Unfortunately, when I responded that I was interested, they didn’t follow through. I imagine they had reached out to many users and only had a set number of vouchers to hand out. I should have replied sooner!

The reason why we’re still here talking about influencer marketing in 2019 is because of its extreme value. It can be cost-effective, especially compared to social advertising.

It’s also a growing concept. It may be old news for large B2C companies, but for B2B and SMB brands, there’s still a lot of potential.


The same Marketing Land article also goes into detail around the famous 90-9-1 rule. This has been a model that’s been floating around since the early days of social media.

The model shows that the majority of users on social media (90%) sit back and take it all in. They are viewers (some might say creepers). They can be found in your impression and reach stats, but not in your engagement reports. For the most part, they are silent.

A small population (9%) helps to promote and re-share your material. These are the engagers. They are helpful in content distribution, getting the content into the feeds of the viewers.

The smallest population (1%) is made up of those who are thought leaders, trendsetters and content creators. They are creating the majority of the original material found on the web that is later engaged and viewed by the remaining 99%.

As marketers, tapping into these influencers and having them create content on behalf of your brand, naturally allows your material to be seen by large amounts of people within a given market. It’s a true top-down approach.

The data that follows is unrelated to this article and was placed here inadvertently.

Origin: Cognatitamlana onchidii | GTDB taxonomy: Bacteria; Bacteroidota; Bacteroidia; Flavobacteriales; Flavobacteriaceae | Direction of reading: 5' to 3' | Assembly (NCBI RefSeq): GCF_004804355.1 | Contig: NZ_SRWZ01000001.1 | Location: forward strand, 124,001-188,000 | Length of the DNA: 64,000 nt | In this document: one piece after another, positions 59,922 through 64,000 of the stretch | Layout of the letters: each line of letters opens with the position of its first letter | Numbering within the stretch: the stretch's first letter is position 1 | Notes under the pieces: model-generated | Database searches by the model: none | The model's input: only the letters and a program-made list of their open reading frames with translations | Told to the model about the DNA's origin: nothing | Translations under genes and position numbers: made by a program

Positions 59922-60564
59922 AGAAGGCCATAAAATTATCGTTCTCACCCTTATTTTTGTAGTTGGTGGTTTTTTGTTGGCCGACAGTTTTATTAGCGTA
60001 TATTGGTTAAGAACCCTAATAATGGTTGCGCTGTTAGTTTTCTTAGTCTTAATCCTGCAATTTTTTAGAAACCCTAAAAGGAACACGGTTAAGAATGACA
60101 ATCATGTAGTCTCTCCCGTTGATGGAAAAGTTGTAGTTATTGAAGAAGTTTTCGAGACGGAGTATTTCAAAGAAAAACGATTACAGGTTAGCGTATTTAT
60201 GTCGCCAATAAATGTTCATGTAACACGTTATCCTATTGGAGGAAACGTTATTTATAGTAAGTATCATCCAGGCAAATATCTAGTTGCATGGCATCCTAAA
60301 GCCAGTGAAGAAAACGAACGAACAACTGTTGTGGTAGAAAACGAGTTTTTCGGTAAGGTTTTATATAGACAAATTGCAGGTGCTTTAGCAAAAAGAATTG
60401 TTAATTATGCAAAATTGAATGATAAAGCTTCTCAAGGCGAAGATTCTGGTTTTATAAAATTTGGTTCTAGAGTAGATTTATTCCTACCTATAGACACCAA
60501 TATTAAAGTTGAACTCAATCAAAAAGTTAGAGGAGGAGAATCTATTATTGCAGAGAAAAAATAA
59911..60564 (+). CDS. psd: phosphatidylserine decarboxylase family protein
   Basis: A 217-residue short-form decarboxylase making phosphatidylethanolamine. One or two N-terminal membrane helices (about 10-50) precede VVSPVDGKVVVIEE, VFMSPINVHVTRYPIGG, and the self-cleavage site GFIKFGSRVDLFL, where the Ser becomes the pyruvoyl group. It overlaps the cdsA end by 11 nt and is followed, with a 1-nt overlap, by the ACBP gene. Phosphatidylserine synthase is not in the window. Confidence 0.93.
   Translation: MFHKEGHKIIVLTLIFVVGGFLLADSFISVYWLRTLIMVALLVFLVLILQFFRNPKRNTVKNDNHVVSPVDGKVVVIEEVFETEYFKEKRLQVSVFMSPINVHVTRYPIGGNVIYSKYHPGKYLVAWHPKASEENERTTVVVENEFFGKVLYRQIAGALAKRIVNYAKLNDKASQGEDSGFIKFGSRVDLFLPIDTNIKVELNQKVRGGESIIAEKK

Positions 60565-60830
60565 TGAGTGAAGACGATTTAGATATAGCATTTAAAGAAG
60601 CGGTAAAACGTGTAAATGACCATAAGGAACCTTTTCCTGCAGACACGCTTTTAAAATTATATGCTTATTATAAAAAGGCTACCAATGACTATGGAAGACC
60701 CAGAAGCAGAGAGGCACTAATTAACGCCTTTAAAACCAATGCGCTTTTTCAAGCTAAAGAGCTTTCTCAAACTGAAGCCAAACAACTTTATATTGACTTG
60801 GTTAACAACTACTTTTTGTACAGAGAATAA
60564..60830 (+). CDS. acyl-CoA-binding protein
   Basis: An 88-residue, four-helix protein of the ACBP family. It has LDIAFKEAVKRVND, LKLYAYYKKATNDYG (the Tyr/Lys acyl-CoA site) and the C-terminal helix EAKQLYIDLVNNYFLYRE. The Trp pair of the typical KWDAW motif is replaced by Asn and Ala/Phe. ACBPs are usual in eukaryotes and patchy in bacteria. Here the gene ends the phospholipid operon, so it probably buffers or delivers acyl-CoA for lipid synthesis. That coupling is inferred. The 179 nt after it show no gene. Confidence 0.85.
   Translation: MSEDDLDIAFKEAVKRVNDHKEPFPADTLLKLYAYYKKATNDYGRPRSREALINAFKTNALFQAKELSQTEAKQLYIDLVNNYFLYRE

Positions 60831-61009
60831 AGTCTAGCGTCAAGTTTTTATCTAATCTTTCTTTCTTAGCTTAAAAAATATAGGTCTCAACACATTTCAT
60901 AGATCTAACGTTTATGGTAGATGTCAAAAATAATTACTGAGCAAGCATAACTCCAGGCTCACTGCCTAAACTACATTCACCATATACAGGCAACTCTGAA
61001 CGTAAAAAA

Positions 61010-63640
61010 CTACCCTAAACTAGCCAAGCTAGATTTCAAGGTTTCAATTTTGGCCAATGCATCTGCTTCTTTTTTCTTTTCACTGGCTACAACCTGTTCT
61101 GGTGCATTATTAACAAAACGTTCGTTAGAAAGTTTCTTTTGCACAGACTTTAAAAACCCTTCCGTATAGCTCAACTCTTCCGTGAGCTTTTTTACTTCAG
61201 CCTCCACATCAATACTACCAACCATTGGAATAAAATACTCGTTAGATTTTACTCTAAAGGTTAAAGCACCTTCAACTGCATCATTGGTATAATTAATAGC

Relevancy is Key

The most important word in influencer market is relevancy.

For example, @Coco_pinkprincess is a “kid influencer” who focuses on kids’ clothing and fashion. The profile, which has nearly 700,000 followers, is geared toward young girls and their parents.

If I’m a brand that sells John Deere tractors, I could pay this influencer tens of thousands of dollars for an impressive volume of viewers. But those views are not going to turn into engagements and sales. It’s just not the right audience.

It seems logical, but it’s the first, foremost, and single most important thing in influencer marketing.

Not all likes are created equal.

Follower numbers, engagement rates and price tags may seem enticing (if the price is right), but finding influencers with the right audience is critical for a successful program.

That John Deere distributor is better off seeking an influencer with a more relevant audience of a few thousand, instead of hundreds of thousands, in order to get in front those who are more likely to be potential buyers. Most of the time, these smaller influencers come with a cheaper cost too.

Developing an Influencer Strategy